High Cholesterol: How a Dietitian Can Help
Millions of people struggle to lose weight and improve their diets. Finding a diet that works for you and then staying with it can be a huge challenge. Registered dietitians are experts in diet and nutrition, particularly for promoting general health and treating conditions such as high cholesterol. A dietitian can evaluate your diet and create a cholesterol-lowering plan and detailed menu to work with your lifestyle and daily routine.
A dietitian will ask about your eating habits. For example:
- What times of the day do you usually eat?
- Do you skip meals?
- When do you eat your largest meal of the day?
- Where do you typically eat? At work? At home?
- How do you prepare meals at home? From packaged or fresh foods?
- What are your favorite foods?
A dietitian can suggest strategies and tips for adjusting to your new diet. Most will recommend that you switch to your new diet gradually. The dietitian can also teach you how to keep track of the amount of saturated fat, trans fat, cholesterol, and calories in your diet and how to continually make gradual adjustments until you achieve your basic goals. Most of all, a dietitian can help make your new diet fun by suggesting creative recipes and helping you find ways to eat the foods that you enjoy the most.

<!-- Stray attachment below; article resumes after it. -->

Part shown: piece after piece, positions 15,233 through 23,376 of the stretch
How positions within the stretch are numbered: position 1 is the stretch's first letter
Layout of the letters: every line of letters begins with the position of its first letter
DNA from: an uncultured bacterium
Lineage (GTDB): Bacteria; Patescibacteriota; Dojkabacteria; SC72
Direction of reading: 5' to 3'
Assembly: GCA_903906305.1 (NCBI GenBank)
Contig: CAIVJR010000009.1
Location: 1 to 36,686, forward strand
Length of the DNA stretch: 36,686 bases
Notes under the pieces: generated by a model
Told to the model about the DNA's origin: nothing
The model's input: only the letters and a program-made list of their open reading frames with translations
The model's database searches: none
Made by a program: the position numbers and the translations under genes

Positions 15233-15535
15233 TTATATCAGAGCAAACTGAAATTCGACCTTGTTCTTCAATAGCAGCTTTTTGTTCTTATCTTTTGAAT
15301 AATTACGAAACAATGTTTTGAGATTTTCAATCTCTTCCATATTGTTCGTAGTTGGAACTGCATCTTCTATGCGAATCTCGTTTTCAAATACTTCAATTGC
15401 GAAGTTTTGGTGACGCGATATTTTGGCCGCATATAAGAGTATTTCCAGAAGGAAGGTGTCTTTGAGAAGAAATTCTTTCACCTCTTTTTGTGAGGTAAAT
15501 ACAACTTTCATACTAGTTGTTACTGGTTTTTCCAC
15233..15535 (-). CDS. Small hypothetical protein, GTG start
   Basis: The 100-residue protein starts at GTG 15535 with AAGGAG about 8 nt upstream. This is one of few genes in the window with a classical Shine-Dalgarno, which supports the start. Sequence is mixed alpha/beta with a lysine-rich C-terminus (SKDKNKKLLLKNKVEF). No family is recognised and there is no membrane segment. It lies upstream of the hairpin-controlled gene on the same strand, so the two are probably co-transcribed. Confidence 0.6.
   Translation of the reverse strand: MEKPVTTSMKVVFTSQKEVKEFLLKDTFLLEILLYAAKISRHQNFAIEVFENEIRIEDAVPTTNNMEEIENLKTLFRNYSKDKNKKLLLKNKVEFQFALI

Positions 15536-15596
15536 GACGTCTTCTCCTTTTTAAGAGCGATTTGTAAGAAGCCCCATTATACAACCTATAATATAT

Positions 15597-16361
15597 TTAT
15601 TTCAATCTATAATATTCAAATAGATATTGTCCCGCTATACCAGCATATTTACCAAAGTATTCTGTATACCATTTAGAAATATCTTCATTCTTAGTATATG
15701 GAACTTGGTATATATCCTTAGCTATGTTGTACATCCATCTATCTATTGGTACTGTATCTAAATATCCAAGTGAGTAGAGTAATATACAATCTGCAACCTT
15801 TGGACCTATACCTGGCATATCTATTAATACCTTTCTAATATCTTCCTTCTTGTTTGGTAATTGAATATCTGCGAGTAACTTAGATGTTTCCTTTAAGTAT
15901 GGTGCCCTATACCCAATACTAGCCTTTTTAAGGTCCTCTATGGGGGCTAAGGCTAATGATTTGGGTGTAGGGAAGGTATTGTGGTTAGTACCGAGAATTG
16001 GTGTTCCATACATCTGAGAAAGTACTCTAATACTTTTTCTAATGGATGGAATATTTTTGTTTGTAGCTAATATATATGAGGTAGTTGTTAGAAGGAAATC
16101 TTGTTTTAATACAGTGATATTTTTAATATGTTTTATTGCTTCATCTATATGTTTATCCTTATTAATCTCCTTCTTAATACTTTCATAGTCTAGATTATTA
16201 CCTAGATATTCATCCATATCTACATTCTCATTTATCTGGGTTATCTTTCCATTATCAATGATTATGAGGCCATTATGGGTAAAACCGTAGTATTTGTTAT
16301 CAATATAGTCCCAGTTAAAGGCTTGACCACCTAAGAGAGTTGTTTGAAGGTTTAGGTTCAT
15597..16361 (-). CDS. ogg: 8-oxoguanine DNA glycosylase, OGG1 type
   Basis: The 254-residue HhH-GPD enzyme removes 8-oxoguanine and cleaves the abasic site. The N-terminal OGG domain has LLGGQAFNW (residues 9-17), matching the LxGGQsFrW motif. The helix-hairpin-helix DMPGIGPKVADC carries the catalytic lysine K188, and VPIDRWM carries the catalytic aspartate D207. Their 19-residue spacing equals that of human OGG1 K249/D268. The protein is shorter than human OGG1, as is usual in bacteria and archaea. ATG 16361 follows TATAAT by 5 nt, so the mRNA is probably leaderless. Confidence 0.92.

The Academy of Nutrition and Dietetics has a directory of registered dietitians and can help you find one in your area. You can visit the organization's website at www.eatright.org or call 1-800-877-1600.
Other Places To Get Help
|Academy of Nutrition and Dietetics|
|120 South Riverside Plaza|
|Chicago, IL 60606-6995|
The Academy of Nutrition and Dietetics sets standards for all types of prescribed diets. The organization produces a variety of consumer information, including videos. This group will help you find a registered dietitian in your area who provides nutrition counseling.
Other Works Consulted
- Raymond JL, Couch SC (2012). Medical nutrition and therapy for cardiovascular disease. In LK Mahan et al., eds., Krause's Food and the Nutrition Care Process, 13th ed., pp. 742–781. St Louis: Saunders.
|Primary Medical Reviewer||E. Gregory Thompson, MD - Internal Medicine|
|Specialist Medical Reviewer||Rhonda O'Brien, MS, RD, CDE - Certified Diabetes Educator|
|Last Revised||June 18, 2012|
Last Revised: June 18, 2012
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